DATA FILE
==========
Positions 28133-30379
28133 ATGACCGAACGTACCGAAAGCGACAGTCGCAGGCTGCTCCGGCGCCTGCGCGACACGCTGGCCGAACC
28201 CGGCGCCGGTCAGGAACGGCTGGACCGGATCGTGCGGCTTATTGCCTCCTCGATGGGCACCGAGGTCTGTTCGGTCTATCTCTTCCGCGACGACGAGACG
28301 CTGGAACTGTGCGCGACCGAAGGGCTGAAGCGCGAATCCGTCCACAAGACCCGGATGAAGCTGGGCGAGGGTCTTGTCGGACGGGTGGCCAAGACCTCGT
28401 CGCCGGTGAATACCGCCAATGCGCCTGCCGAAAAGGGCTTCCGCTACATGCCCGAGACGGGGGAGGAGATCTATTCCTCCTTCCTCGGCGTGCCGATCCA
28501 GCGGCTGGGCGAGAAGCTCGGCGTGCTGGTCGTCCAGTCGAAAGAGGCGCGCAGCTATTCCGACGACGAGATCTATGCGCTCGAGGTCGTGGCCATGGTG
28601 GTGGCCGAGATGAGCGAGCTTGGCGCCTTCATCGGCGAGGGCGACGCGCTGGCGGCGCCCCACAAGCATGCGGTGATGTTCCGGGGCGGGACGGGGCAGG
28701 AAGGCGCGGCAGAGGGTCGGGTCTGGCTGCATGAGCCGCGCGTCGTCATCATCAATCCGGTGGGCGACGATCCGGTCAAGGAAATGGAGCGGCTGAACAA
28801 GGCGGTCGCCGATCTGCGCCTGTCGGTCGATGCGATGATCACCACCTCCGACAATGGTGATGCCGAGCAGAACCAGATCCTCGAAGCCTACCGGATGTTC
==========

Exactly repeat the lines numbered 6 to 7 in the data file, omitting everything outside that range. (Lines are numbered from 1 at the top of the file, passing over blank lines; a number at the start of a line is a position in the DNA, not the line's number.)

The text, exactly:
28501 GCGGCTGGGCGAGAAGCTCGGCGTGCTGGTCGTCCAGTCGAAAGAGGCGCGCAGCTATTCCGACGACGAGATCTATGCGCTCGAGGTCGTGGCCATGGTG
28601 GTGGCCGAGATGAGCGAGCTTGGCGCCTTCATCGGCGAGGGCGACGCGCTGGCGGCGCCCCACAAGCATGCGGTGATGTTCCGGGGCGGGACGGGGCAGG